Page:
This project aims to develop a novel potential treatment for common neuropsychiatric disorders, specifically chronic pain syndrome and affective disorders including depression, anxiety, and post-traumatic stress disorder (PTSD). We have previously shown that real-time functional magnetic resonance imaging (rt-fMRI) can provide a feedback signal (neurofeedback) that allows people to gain learned voluntary control of activation in the rostral anterior cingulate (rACC), which in turn alters pain perception. Here, we aim to develop a brain-validated electroencephalography (EEG) neurofeedback method that involves simultaneous EEG and fMRI recordings. This system will then be used to determine EEG signatures reflective of regulation of rACC and of the amygdala. Multiple psychiatric states (e.g., depressive, anxious) are associated with an inability to regulate emotion and appear to be characterized by dysfunction of the limbic circuit including the ACC and amygdala. However, current psychiatric treatment approaches typically lack specificity regarding brain networks and mechanisms. Based on research studies indicating that individuals can be trained to regulate their own mental and physiological responses through online feedback, the proposed study aims to develop a novel tool for enhancing physiological resilience through psychological training using brain signals as the basis for such feedback. Thus, neurofeedback can provide a potential, complementary/alternate approach for treatment of neuropsychiatric disturbances. The combination of simultaneously acquired high spatial-resolution fMRI data and high temporal-resolution EEG data together with advanced statistical learning approaches provide a plausible way to infer and generate a robust and effective EEG neurofeedback signals that can target even deep brain structures such as the rACC or amygdala as the source of feedback. Given the high prevalence of psychopathology and the non-specific targeting of current treatments, the development of a robust method for learned regulation of specific limbic regions is important. Specifically, the new EEG-neurofeedback tool could be a novel, rational, neuroscience-based therapeutic intervention that could become a portable, easy-to-use, and low-cost clinical tool for improving self-control over brain working. In the long-term such a technique could be useful in alleviating chronic pain and regulating emotional instability and agony in cases of depression and anxiety syndromes.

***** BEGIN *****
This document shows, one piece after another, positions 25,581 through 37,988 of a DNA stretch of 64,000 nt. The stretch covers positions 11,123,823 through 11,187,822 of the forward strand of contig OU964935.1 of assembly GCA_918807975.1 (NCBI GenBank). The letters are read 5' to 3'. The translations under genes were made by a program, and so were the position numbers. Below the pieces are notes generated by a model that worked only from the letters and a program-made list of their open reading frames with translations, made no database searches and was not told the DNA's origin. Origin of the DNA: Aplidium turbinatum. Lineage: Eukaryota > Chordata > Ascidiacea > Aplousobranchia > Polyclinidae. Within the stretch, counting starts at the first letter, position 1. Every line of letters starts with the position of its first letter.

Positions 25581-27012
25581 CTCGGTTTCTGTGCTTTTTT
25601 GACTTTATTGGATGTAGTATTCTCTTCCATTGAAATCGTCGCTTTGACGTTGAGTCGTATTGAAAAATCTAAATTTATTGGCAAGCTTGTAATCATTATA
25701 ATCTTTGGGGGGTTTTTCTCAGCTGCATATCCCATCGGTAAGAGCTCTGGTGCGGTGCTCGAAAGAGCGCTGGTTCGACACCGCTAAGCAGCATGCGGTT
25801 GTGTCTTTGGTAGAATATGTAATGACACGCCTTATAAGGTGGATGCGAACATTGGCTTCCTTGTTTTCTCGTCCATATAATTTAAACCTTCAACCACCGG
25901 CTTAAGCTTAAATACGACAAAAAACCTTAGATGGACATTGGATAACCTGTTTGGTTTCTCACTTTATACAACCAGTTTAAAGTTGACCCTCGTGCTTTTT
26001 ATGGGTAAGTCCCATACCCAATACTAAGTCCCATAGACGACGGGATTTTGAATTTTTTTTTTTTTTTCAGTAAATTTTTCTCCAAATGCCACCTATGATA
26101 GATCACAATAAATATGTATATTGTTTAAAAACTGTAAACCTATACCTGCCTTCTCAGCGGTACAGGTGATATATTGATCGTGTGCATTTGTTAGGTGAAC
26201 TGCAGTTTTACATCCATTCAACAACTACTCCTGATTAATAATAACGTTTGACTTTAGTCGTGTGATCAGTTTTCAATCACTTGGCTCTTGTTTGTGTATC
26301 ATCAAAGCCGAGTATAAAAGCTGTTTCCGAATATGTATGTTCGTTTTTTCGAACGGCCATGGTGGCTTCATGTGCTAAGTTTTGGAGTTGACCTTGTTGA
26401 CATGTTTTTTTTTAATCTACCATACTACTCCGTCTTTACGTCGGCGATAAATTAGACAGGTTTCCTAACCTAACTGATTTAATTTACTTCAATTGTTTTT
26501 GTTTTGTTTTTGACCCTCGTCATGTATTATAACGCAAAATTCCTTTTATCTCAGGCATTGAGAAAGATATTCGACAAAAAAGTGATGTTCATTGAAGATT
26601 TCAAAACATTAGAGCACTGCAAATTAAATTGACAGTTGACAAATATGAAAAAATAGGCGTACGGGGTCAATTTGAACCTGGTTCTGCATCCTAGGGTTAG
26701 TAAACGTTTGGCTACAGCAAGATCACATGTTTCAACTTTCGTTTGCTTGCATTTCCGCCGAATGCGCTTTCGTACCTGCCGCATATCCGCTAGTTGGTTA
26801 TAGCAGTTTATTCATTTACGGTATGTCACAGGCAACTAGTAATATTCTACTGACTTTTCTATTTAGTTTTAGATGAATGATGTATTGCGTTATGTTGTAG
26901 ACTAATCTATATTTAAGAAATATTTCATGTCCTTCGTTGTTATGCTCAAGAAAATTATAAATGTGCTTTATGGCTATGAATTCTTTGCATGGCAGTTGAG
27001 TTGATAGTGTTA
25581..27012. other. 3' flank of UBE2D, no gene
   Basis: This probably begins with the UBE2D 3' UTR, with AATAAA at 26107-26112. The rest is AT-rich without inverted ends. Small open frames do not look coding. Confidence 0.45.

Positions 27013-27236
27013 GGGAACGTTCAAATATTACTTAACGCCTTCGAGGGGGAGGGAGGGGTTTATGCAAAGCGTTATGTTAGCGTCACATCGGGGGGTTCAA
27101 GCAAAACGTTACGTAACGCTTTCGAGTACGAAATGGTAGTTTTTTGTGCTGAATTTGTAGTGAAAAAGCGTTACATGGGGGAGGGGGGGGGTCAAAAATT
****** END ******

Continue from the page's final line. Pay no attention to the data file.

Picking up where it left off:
The inability to self-regulate our affective/mental states is an underlying cause of multiple disorders, including chronic pain syndrome, depression, and anxiety that have serious social and psychological consequences. This project aims to develop a novel system that enables people to learn to regulate pain and emotion, which could lead to improved outcomes for major neuropsychiatric diseases that are often unresponsive to current treatments.